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Turbulence and Order in Economic DevelopmentEconomic Transformation in Tanzania and Vietnam$
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Hazel Gray

Print publication date: 2018

Print ISBN-13: 9780198714644

Published to Oxford Scholarship Online: April 2018

DOI: 10.1093/oso/9780198714644.001.0001

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The ‘Old’ and the ‘New’ of New Institutional Economics

The ‘Old’ and the ‘New’ of New Institutional Economics

Chapter:
(p.29) 2 The ‘Old’ and the ‘New’ of New Institutional Economics
Source:
Turbulence and Order in Economic Development
Author(s):

Hazel Gray

Publisher:
Oxford University Press
DOI:10.1093/oso/9780198714644.003.0002

This chapter evaluates new institutional economic theory and its approach to explaining economic transformation and political order. It explains the key assumptions of the ‘old’ New Institutional Economics, associated with the work of Douglass North prior to 2009. It then sets out the more recent developments within New Institutional Economics that engages more explicitly with power, in the work of Acemoglu, Robinson and North et al. The chapter evaluates the extent to which these theories can help explain Tanzania and Vietnam’s experiences of political reform and economic change over the era of high growth. The chapter argues that while the ‘new’-New Institutional Economics of development correctly identifies the importance of power in explaining economic transformation, these theories remained tied to a number of restrictive neoclassical assumptions that limits the extent to which they can illuminate processes of contemporary economic change.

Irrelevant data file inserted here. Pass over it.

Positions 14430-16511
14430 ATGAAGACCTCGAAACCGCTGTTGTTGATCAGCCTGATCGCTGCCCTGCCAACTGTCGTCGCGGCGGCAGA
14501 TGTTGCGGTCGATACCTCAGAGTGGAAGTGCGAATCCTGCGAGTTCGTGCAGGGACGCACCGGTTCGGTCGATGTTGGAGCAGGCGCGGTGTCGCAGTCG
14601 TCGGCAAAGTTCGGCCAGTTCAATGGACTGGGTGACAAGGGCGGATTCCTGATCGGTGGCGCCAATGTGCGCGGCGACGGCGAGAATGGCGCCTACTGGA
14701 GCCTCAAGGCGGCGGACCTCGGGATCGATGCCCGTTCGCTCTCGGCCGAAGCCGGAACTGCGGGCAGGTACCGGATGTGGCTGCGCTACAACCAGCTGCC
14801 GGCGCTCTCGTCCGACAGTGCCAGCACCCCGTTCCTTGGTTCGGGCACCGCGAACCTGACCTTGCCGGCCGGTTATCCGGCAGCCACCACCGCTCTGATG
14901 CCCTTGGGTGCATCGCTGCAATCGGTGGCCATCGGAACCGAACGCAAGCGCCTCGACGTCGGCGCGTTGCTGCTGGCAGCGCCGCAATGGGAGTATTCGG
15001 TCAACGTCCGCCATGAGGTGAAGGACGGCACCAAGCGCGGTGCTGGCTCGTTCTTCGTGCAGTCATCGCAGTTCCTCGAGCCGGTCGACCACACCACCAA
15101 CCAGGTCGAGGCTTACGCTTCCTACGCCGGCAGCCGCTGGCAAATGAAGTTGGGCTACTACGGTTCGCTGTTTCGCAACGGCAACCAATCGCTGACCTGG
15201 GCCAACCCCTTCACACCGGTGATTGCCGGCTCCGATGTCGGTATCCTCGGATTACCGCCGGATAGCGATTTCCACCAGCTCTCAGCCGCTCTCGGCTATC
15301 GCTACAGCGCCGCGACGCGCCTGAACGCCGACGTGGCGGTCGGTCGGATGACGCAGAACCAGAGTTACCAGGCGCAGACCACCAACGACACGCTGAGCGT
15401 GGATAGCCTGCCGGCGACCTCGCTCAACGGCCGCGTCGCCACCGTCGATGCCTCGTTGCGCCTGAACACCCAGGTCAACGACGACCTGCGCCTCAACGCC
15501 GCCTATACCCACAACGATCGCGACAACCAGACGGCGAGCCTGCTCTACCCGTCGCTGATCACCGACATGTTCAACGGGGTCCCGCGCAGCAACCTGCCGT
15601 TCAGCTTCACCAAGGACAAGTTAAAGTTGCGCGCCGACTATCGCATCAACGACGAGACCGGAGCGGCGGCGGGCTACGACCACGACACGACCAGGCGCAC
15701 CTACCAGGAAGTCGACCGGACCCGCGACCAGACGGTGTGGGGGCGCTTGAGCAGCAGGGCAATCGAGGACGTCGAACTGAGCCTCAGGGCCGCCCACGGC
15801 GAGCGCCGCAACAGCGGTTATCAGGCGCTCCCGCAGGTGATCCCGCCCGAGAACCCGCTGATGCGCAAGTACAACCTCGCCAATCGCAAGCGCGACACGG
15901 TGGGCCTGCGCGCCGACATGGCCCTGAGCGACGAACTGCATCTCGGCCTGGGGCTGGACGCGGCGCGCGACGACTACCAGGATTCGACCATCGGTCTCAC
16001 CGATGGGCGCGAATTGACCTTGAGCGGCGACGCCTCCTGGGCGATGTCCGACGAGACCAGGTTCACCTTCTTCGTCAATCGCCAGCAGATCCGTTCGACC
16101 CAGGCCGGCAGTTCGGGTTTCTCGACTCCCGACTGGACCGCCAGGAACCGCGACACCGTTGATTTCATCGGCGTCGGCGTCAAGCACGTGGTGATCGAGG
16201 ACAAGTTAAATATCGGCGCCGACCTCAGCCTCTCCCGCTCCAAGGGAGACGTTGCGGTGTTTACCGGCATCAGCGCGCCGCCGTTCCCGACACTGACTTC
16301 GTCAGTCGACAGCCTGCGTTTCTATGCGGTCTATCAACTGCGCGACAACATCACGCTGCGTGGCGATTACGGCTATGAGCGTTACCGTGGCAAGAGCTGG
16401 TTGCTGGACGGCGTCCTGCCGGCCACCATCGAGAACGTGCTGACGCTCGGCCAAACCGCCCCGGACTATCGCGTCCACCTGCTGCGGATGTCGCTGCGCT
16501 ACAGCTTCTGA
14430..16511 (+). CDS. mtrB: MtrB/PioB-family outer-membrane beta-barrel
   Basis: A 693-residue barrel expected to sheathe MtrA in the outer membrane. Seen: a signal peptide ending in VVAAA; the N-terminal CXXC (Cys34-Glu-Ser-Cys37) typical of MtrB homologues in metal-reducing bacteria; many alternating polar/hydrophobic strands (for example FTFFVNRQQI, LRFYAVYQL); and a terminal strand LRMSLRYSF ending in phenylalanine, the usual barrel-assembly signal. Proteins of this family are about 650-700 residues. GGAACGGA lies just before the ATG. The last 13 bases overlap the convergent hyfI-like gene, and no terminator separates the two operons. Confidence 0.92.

Keywords:   New Institutional Economics, de jure and de facto power, rents and rent seeking, Access Orders, clientelism, neoclassical economics, Douglass North, Acemoglu and Robinson, violence and economic development

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